In November, Pancreatic Cancer Awareness Month, the focus is on raising awareness about risk factors and symptoms of pancreatic cancer. It’s especially important for individuals considered to be at an elevated risk of developing the disease to be aware of potential symptoms.
But how is risk measured and what do risk factors mean?
“There are some risk factors that you can change – lifestyle choices like smoking or diet,” explained Nicole Feingold, MA, director of Patient Services at the Pancreatic Cancer Action Network (PanCAN). “Other risk factors cannot be changed, such as age, race or genetic makeup.”
People are often flooded with reminders to eat nutritiously, get plenty of exercise, avoid smoking and maintain a healthy body weight – and all these factors can help lessen pancreatic cancer risk, too.
However, it’s important to note that not everyone who smokes or is overweight will develop pancreatic cancer or other diseases – and not everyone who gets those diseases has a clear risk factor.
“Risk is relative – being at an elevated risk means you have a higher likelihood of developing a disease, compared to the general population,” Feingold said. “But it doesn’t mean you’ll necessarily get the disease.”
She continued, “We often speak with family members whose loved ones were otherwise in good health and lived a healthy lifestyle. Unfortunately, pancreatic cancer can affect anyone.”
As for risk factors that can’t be altered, one of the most important things people can do is be very aware of their family history.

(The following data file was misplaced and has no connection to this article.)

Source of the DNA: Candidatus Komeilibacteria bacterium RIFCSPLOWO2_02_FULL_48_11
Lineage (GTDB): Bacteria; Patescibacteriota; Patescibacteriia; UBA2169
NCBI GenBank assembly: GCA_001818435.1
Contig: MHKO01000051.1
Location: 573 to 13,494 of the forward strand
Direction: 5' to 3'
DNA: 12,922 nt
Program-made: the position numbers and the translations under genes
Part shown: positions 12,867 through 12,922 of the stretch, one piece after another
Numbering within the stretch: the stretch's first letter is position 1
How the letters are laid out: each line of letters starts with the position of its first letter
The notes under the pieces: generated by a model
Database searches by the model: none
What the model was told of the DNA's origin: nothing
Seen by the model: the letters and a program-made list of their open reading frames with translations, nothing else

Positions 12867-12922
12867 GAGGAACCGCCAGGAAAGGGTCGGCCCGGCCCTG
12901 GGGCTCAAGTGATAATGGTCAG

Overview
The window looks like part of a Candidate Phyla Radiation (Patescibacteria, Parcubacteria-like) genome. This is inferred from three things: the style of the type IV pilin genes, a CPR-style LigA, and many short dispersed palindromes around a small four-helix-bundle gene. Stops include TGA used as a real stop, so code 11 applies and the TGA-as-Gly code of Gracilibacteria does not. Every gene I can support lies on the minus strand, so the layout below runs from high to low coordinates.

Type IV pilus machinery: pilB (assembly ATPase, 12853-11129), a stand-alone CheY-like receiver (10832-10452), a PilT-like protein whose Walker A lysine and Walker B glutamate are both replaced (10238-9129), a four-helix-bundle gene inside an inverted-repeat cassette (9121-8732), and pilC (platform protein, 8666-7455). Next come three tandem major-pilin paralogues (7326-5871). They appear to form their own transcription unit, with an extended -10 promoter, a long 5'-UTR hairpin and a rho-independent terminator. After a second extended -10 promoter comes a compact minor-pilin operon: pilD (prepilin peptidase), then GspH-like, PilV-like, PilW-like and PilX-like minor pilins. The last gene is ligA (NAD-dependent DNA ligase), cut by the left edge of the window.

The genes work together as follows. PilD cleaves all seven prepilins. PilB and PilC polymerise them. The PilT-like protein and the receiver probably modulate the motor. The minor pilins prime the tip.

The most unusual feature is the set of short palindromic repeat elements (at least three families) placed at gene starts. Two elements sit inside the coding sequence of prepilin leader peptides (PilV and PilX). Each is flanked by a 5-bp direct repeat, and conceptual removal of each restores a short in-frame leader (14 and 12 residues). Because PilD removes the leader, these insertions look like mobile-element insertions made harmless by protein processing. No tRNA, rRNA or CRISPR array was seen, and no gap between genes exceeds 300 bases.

If you have two or more first-degree relatives who have had pancreatic cancer, a first-degree relative who developed pancreatic cancer before the age of 50, or an inherited genetic syndrome associated with pancreatic cancer, you may have an increased risk of developing pancreatic cancer.
PanCAN strongly recommends consulting with a genetic counselor to determine your risk and eligibility for a screening program.
Genetic counselors can also help you look at your family and personal history of other types of cancer or diseases that might be relevant – and help you choose which types of tests may be best for you, if appropriate.
Recent research has indicated that pancreatic cancer patients may have germline (or inherited) genetic mutations even without a family history. Guidelines are beginning to recommend germline testing for all patients, regardless of family history.
If you have a loved one currently diagnosed with the disease, encourage them to consider germline testing to help inform if you might be at higher risk for developing the disease.
Another risk factor is race or ethnicity – African-Americans have a higher incidence of pancreatic cancer compared to individuals of Asian, Hispanic or Caucasian descent.
There is also a higher incidence of pancreatic cancer among Ashkenazi Jews, possibly due to a mutation involving the breast cancer (BRCA2) gene, which is found in about 1 percent of individuals of this background.
Diabetes can be considered both a risk factor and a symptom of pancreatic cancer.
Longstanding diabetes is considered a mild risk factor for developing pancreatic cancer. However, it’s important for individuals who are diagnosed with new-onset diabetes, after the age of 50, to discuss the potential for pancreatic cancer screening with their doctors, as their diabetes may be a symptom of pancreatic cancer.
“People who have any of the risk factors mentioned above – and especially if they have more than one – should listen carefully to their bodies, be aware of any symptoms that are out of the ordinary and openly communicate with their healthcare team,” Feingold said.
“Our hope is to raise awareness (but not fear) about risk factors and symptoms, so the disease can be diagnosed earlier, when it is more treatable.”